The dusty unpaved streets of La Fila run down the hillside amid lush vegetation, overlooking the verdant mountain range of this region known as the balcony of Tolima, in central Colombia. More than two hundred ex-combatants of the FARC guerrilla, today disarmed and turned into a political party, are reintegrating into society in this rural area near Icononzo, where dozens of children have been born in the five years that have elapsed since the signing of the peace agreement. It is a day of celebration, but not for the anniversary of the agreements. In the community restaurant, one of many modules that rise in the middle of the town, they prepare with red balloons and Spiderman posters the fourth birthday of Dylan, one of the so-called sons of peace, which already number in the thousands throughout the country .
The demographic explosion in the ranks of the former Revolutionary Armed Forces of Colombia began to take shape at the end of the negotiations between the guerrillas and the Government of Juan Manuel Santos, in 2016. “Dylan represents everything to me. It is the first child. To start with, teach me to be a mom. On the mountain where did you learn to be a mother? ” says Andrea Anacona, a 36-year-old ex-guerrilla, as the first guests are already scampering on the cement floor and the explosion of one of the balloons interrupts the conversation. Although she did not know it, she was already two months pregnant when she arrived in La Fila from the camps in the Yarí savanna, in the southeastern part of the country, where the last rebel arms conference was held. “At that time they had already said that we could have children, because the process was already taking place,” he recalls. Years ago, she had been marked by the abortion that a commander had forced her to undergo at seven months of gestation, and since then she has wanted to have a child. “The majority of ex-combatants already have two, three. The least is one ”, he laughs.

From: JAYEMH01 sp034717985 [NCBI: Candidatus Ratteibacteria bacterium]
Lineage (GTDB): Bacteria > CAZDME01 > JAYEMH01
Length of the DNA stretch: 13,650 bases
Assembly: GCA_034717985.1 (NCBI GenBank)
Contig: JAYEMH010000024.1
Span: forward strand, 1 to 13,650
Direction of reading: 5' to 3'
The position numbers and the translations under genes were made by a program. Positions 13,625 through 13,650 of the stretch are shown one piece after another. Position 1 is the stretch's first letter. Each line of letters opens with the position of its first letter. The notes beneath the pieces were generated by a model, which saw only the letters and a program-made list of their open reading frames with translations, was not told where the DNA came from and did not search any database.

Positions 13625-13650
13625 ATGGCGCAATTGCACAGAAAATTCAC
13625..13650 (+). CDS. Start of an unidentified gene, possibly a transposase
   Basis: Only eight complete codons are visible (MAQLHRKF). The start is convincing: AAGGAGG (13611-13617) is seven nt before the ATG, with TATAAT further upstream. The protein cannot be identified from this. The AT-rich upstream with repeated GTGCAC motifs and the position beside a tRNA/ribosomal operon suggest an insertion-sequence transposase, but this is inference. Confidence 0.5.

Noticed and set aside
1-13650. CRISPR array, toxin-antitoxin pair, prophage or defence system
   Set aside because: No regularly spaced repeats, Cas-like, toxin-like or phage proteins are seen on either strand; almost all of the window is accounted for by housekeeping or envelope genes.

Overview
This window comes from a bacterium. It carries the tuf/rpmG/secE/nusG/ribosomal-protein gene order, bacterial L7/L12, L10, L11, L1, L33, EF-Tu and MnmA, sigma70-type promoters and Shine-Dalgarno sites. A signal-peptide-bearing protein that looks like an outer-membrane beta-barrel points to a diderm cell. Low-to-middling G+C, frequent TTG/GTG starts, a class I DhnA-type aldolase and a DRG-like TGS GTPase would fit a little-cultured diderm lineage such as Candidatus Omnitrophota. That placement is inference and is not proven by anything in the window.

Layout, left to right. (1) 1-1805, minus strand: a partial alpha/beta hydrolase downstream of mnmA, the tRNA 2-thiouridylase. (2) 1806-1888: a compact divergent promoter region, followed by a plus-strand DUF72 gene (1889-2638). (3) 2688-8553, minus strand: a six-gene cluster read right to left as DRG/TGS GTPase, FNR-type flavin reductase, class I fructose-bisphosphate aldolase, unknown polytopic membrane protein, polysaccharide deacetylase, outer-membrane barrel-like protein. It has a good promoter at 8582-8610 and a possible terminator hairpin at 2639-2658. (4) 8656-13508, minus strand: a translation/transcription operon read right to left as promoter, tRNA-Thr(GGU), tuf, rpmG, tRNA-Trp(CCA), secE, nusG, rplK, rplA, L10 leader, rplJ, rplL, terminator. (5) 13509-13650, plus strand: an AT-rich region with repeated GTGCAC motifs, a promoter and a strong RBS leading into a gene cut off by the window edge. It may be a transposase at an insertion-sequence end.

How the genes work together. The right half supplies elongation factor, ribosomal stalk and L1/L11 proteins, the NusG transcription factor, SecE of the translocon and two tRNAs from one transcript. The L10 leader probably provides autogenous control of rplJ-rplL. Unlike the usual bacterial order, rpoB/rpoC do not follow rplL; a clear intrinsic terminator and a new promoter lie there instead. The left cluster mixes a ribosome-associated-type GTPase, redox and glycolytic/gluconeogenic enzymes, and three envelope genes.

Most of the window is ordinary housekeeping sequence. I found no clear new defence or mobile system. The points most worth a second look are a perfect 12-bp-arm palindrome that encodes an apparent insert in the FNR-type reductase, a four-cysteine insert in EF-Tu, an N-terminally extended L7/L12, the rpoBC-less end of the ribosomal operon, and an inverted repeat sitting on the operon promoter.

During half a century of armed conflict, women who belonged to the FARC were prohibited from becoming pregnant. Those who did, were forced to abort or, in the event of giving birth, to give their babies up for adoption. Since they laid down their weapons, there has been a baby boom. The children of the peace signatories have become a source of illusion to move forward with the implementation of the agreement. Although the numbers are not precise, the phenomenon is evident. In the absence of official government figures, more than 3,500 children under the age of five have been born, according to data from the defunct guerrilla. In a symbolic example, about twenty of them are part of the Hijos de la Paz Choir, of the Bogota Philharmonic Orchestra, which is presented this Wednesday in the Plaza de Bolívar, in the heart of the capital, in one of the central acts of the fifth anniversary celebrations.